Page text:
Champion: District 'heartbroken' at vaccine news
Medford schools Superintendent Bret Champion said district employees were “heartbroken” Friday at the news that there may not be enough COVID-19 vaccines to cover local educators, but he reiterated that the district will release more details Thursday about its plans to reopen to in-person instruction.
After working with Jackson County Public Health, Asante and other community partners to help make sure a planned vaccination event scheduled for Thursday through Saturday, Jan. 21-23, at the Jackson County Expo would go off without a hitch, the Medford School District learned Friday morning that due to a vaccine shortage educators and people 65 and older would likely not be included.
The gut punch came hours before MSD received the final results from a district-wide survey that revealed 72% of those who come in contact with its students during a typical school day — a list that includes educators, bus drivers and food suppliers — would get the vaccine if it were available.
“We were incredibly disappointed,” Champion said. “I would go as far as to say that we were heartbroken. We have literally spent hours working on how can we make sure that we are super agile with whatever we need to do to make sure the vaccine is easily available because this Jan. 23 date was there. We didn’t want there to be any barrier. So we reached out to everybody we could think of that would have something to do with the vaccines.”
The news that the vaccine may not be delivered before the district potentially expands from limited in-person instruction to full in-person instruction wasn’t the only thing that made it sting, said Champion, emphasizing that the time spent working on the vaccination effort can’t be regained.
“We don’t have time to be spending on things that aren’t moving us forward right now,” he said. “We are trying to move as urgently as we can.”
There’s still a chance that the district’s work won’t go to waste, however. Even as Champion was lamenting the bad news during a press conference Friday afternoon, Gov. Kate Brown was holding another press conference in Salem that seemed to crack open the vaccination door for educators. There, Oregon Health Authority Director Patrick Allen said that a tentative plan was in the works that would move educators back into the vaccine batter’s box.
“We will open vaccinations to educators starting Jan. 25,” Allen said, “recognizing that a handful of counties have plans to begin tiptoeing into vaccinating their teachers this week, depending on their supply of vaccine on hand. We hope to vaccinate most educators within two weeks, but as always that entirely depends on the doses we receive from the federal government.”
Champion said the district is still scrambling to work out the details of a planned reopening that could come in mid to late February, but stressed that the scheduled announcement from the Oregon Department of Education Tuesday could send MSD administrators back to the drawing board. Regardless, he added, the district has already made at least one major decision regarding the reopening. District parents will have two options: either sign up for the new in-person version of school, whose design may evolve over time; or transfer to the district’s first-year online school, Medford Online Academy.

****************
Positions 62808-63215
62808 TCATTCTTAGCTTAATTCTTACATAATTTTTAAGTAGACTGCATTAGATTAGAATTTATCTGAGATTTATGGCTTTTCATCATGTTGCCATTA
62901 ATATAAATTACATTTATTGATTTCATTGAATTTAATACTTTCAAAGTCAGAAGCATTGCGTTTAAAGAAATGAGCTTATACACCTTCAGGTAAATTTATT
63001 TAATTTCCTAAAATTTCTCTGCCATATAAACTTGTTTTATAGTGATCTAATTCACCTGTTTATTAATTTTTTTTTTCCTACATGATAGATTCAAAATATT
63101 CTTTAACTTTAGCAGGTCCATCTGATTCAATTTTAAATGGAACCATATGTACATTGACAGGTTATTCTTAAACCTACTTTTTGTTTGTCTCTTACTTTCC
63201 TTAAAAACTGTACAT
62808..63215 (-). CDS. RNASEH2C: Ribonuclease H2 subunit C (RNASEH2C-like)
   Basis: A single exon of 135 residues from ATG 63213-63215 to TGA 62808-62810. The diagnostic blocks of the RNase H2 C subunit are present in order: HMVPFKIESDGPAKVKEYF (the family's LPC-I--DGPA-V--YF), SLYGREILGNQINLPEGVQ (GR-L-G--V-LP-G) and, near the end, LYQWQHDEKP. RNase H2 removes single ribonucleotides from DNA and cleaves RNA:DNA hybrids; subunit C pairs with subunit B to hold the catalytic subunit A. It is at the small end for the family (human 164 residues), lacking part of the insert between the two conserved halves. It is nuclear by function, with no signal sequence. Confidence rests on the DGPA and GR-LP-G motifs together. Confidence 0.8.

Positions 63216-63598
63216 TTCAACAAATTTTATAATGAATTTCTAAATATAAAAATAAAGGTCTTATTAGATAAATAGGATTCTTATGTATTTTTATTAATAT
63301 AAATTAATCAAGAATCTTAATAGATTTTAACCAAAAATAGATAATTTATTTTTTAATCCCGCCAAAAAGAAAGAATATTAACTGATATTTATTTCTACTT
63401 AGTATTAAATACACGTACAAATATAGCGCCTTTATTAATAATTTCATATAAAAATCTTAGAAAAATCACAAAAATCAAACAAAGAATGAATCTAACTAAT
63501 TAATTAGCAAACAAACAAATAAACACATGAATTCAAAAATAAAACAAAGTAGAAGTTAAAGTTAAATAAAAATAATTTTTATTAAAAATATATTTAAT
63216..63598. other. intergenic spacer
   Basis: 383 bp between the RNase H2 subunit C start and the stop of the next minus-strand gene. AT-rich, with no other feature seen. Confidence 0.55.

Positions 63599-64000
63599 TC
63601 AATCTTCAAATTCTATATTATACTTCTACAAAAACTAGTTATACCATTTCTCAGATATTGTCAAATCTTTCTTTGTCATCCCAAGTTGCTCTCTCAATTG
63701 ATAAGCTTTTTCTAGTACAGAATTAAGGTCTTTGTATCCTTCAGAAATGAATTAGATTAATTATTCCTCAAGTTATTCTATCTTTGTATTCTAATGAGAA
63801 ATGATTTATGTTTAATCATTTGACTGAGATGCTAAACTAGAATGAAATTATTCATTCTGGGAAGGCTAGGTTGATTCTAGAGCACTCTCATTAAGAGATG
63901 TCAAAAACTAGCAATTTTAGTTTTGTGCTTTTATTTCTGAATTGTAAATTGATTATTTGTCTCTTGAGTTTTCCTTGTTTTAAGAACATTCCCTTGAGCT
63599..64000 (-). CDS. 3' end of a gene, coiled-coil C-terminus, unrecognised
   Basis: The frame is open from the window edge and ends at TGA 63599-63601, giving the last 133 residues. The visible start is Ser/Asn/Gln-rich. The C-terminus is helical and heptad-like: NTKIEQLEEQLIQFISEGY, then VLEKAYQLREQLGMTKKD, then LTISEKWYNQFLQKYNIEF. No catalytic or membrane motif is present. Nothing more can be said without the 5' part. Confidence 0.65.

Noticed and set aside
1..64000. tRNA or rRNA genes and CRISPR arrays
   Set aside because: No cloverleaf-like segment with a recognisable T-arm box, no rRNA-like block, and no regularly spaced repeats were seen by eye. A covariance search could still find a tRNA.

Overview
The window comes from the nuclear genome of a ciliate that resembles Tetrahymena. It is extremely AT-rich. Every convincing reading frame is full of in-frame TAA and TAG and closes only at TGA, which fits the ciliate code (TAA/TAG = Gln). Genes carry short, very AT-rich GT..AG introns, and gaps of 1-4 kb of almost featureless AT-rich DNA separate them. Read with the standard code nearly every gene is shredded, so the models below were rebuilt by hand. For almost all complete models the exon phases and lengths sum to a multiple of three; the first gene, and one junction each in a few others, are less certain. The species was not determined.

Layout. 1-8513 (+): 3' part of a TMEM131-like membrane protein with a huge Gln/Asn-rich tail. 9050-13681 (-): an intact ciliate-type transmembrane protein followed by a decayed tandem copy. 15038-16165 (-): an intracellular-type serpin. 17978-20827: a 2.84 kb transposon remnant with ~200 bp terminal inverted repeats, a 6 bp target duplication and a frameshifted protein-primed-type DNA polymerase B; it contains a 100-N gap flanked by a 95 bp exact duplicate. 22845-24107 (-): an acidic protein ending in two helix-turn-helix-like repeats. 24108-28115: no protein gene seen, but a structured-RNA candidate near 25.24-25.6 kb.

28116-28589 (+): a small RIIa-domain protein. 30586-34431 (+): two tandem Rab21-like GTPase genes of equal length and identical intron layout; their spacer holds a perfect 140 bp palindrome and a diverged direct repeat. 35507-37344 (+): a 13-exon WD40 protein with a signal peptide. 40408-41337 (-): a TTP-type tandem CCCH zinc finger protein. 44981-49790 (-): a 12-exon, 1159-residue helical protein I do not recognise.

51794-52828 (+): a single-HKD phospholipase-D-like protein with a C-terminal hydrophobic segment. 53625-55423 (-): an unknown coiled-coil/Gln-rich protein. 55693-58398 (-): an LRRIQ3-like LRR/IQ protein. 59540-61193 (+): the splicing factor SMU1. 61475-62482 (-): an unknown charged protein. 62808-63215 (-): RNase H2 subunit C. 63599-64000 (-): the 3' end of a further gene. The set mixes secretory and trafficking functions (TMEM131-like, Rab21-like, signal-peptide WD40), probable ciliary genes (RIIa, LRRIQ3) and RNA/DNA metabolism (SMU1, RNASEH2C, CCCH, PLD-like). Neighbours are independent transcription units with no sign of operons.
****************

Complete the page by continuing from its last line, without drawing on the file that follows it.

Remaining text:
In other words, there will be no comprehensive distance learning or hybrid model reconfigured to suit families who don’t feel comfortable in buildings. Instead, families will have to decide whether to join the in-person expansion in whatever form that may take, or transfer to MOA.
“Once our plans are announced our parents will have options — options they’ve never had before in the history of Medford School District,” Champion said. “They can stay at their current school and engage in whatever that model is going to look like. For our younger grades we’re hoping that it will be a lot of in-class time for our kids. As you get older, probably more of the hybrid version, with some time in school and some time out of school. But our schools will offer one model.”
Based on an online survey of students and families conducted recently, MOA could see a major influx of new students. According to Champion, roughly 20% of MSD families who participated in the survey reported that they would feel uncomfortable with their students returning to school buildings. If each of those families choose to enroll in MOA, that would mean an increase of about 2,800 students for a program that currently has 600 students.
“So we’re talking about a mass number of students who may be interested in our online option,” Champion said. “I use that as one example of the complications of reopening. It’s not as simple as turn on the switch and let everybody come back in — in addition to all the social distancing we have to account for, in addition to all the safety protocols we need to have in place. There are just some logistical moving parts around transportation and food services and particular services for particular kids that we’re having to get down to a granular level to figure out all of those details.”
Joe Zavala can be reached at 541-821-0829 or email@example.com.